GLASGOW’s last shipbuilder has signalled it is ready to snub orders for new Royal Navy frigates amid concerns of a competitive “race to the bottom” on price.

With orders for the next 20 years, BAE Systems Naval Ships remains firmly upbeat about its Clyde yards, Govan and Scotstoun.

The giant has secured a contract for one type of frigate, the sophisticated Type 26, but its managing director, Iain Stevenson, is far less sure about whether it will build another, the smaller Type 31.

For years effectively the only maker of complex warships in Britain, BAE Systems must now compete for the Type 31, a light frigate first mooted as the UK Government scaled back talk of 13 Type 26s before the independence referendum to just eight now.

Crucially, the navy has suggested it will be seeking an up-front price for a vessel that may have to be designed from scratch in just five years.

Speaking to The Herald, Mr Stevenson said: “We do want to be involved in Type 31. But we have questions. Does it have a budget? What are the timescales. We have not got solid facts.

“Type 31 could be a race to the bottom. If it is a front price contract people might bid for it to win and it and it might put them out of business. We would not, because we are BAE Systems.”

The UK Government is not expected to reveal outlines of what exactly it wants the Type 31 to do until early next month.

Opposition politicians, both Labour and SNP, have been critical over what they see as confusion over the programme.

BAE Systems does have an idea for a design it thinks might work, a class called Cutlass which amounts to a stretched corvette.

But Mr Stevenson and other executives are frank that they, like the politicians, are not entirely sure what their only customer wants.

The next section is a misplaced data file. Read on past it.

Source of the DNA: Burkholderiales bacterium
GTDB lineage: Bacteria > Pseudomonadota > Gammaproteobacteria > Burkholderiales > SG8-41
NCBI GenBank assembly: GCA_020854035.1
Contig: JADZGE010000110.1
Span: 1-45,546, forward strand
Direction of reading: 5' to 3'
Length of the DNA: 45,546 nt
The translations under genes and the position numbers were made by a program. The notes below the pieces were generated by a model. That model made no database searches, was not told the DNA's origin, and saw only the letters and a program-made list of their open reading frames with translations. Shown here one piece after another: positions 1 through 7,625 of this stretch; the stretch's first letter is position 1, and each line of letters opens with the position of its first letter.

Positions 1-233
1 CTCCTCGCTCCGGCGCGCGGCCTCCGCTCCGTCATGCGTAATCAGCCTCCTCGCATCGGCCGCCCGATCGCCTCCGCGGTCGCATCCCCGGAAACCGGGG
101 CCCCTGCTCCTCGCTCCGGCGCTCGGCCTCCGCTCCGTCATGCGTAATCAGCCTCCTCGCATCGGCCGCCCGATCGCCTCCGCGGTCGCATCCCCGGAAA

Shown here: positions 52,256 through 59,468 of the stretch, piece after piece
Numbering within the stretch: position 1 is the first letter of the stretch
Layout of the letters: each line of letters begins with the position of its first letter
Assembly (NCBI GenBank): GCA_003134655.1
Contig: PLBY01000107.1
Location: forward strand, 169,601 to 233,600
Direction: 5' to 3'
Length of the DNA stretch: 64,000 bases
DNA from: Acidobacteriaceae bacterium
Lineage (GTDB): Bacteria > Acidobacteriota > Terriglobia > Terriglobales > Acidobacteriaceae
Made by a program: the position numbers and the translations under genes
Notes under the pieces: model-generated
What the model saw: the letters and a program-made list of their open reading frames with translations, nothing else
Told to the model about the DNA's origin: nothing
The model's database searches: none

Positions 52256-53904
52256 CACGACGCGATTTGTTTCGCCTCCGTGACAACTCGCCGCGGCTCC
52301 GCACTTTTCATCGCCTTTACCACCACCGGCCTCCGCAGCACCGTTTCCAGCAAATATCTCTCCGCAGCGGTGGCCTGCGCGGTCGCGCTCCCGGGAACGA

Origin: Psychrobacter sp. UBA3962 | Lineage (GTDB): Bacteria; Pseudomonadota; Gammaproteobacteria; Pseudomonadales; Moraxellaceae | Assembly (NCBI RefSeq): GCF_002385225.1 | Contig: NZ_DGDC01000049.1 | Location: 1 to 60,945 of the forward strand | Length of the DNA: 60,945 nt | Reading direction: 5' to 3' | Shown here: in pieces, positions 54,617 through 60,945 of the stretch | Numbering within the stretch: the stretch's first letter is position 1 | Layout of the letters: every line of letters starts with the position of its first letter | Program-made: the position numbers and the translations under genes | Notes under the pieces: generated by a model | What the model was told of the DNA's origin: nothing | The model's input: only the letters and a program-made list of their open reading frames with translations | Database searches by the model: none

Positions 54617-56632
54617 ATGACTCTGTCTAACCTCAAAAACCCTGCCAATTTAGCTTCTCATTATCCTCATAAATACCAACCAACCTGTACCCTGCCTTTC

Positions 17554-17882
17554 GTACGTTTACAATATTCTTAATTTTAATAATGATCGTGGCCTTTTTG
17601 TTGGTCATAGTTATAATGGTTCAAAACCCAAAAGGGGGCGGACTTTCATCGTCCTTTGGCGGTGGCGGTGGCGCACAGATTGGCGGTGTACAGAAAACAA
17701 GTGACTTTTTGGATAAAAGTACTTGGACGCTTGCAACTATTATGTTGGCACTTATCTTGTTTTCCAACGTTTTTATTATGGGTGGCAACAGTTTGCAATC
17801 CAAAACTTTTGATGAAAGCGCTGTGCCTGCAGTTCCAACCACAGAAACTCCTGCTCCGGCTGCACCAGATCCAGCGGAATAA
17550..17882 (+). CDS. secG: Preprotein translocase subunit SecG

There has been speculation that BAE Systems and Babcock International, which owns the Rosyth Dockyard in Fife, would go head to head for the ships, meaning they would be likely be built in Scotland.

Previously BAE Systems was seen as the UK’s strategic manufacturer of warships. But new competition means other yards - none of which have built a complex warship on their own in recent decades - may try to get a slice of the action.

Watching the slow, careful launch of HMS Medway, the latest of five patrol vessels his yards are building, Mr Stevenson, however, was content.

He has orders for the far more expensive Type 26 ships on his book. “We have a contract for three of them £3.7bn. And we have another batch of five which takes us out to 2035. That is 20 years of continual warship building on the Clyde.

“In my 30 years of experience, having that strength of order book is exceptional. What other industry can say it has orders for three decades?

A Ministry of Defence spokesman said: “The National Ship Building Strategy will make clear our plan for Type 31 and will be published in due course.”